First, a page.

Chillicothe Gazette: This Small Town Was Rockin'

After vigorous campaign, John Cougar Mellencamp came to town for two concerts

of the Gazette Staff

John Lennon once said The Beatles were "bigger than Jesus."

Many consider that statement dubious, but there's no mistaking - for a few weeks 20 years ago - John Cougar Mellencamp was bigger than Santa Claus in Chillicothe.

On Dec. 16, 1987, Mellencamp - who Thursday became a member of the Rock 'n' Roll Hall of Fame - played two free shows at OU-C's Shoemaker Center.

"He called it his Christmas gift to the city," said Chip Arledge, a Frankfort native who was then program director at WFCB-FM (94.3).
When Mellencamp agreed to come to Chillicothe, he was one of the biggest stars in popular music.

In August 1987, Mellencamp released "The Lonesome Jubilee" - an album which became his fourth straight top ten on the U.S. charts. "Jubilee" followed "Scarecrow," a 1985 release that climbed to #2 in the land and spawned three top 10 singles.

He had also, along with Willie Nelson and Neil Young, established Farm Aid, an annual concert that helped focus attention on the plight of the family farmer.

"That's what people really should remember," said Arledge. "At the time, John was huge. And we got him to come because he's a man of his word."

A challenge
The story began in March 1986 when Arledge wondered if Mellencamp, who was an advocate for rural and small town life, would play a concert in Chillicothe - a small town much like Mellencamp's hit by the same name.
"I played the song and wondered aloud on the air if he would play here," said Arledge. "So, we challenged our listeners that we'd pay for it if they signed a petition to get John to play here."

Arledge figured, if challenged, Mellencamp would play in Chillicothe.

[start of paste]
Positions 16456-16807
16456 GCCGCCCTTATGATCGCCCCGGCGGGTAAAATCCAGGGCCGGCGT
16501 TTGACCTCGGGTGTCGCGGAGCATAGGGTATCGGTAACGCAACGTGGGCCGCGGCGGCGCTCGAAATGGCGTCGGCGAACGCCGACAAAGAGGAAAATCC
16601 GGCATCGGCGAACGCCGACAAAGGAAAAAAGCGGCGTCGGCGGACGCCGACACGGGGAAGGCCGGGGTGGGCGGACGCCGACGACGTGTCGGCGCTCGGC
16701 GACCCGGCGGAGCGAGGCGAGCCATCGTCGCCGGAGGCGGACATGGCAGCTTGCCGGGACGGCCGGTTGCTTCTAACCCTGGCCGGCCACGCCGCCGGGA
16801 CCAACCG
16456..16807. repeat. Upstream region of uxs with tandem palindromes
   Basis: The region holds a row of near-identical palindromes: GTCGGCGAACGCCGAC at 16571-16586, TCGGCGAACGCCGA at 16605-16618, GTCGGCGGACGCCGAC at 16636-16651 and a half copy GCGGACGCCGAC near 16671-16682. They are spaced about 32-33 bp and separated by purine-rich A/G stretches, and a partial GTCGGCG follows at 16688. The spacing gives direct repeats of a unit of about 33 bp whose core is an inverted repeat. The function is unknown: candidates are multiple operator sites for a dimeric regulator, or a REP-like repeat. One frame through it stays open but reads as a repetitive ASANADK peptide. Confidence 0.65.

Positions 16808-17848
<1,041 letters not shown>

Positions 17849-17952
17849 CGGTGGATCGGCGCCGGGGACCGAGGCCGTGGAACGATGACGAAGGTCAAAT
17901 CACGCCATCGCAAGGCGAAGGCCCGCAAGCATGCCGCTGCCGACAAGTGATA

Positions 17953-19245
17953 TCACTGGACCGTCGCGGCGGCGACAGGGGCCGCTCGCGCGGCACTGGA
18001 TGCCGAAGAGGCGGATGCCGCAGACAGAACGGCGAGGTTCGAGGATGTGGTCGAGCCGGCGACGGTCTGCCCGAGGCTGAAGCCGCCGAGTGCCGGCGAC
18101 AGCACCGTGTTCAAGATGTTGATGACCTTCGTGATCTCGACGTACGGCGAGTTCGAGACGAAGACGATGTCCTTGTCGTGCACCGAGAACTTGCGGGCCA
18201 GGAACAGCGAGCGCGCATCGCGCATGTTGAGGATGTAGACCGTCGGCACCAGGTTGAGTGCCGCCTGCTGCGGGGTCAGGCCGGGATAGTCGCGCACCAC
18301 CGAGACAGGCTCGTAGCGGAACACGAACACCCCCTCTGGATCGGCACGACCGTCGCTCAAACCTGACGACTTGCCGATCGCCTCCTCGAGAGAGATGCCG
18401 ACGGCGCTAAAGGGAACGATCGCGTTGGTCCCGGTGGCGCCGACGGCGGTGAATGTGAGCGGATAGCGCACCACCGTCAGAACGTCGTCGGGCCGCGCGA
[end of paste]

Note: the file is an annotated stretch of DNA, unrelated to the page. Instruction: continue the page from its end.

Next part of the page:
"John had a reputation of a person who was true to his word and his cause. He has always wanted to make a difference," he said. "I knew if we pushed the right button, he'd be in a difficult position to say no."

A petition circulated throughout Ross County - with people of all ages signing up and gathering signatures. When all was said and done, more than 6,000 people signed the petition asking Mellencamp to play a concert in Chillicothe.

By this time, word of the petition had reached the national media, including The Associated Press and USA Today, who all did stories and helped promote the cause.

Arledge then took the petition to Mellencamp's hometown, Seymour, Ind., and to the front door of his parents.

"They said, 'Well, he's playing a show in Bloomington tonight, so they helped me get in touch with John's people and we went there to present the petition."

After a two- to three-hour wait, Arledge, Mellencamp and then-Mellencamp manager Harry Sandler met and Arledge presented them with the petition.

"The first question out of their mouth was 'Where are going to play?' And I told them that we'd play in a field if we had to, but not to worry because we'd get them a place to play."

Now, we wait ...
At the time the petitions were presented, Mellencamp was in the middle of a world tour. Arledge knew it wouldn't happen overnight.
"I'm the type of person that believes the best in people until they prove me otherwise," said Arledge. "They didn't say no, so I believed it would happen someday."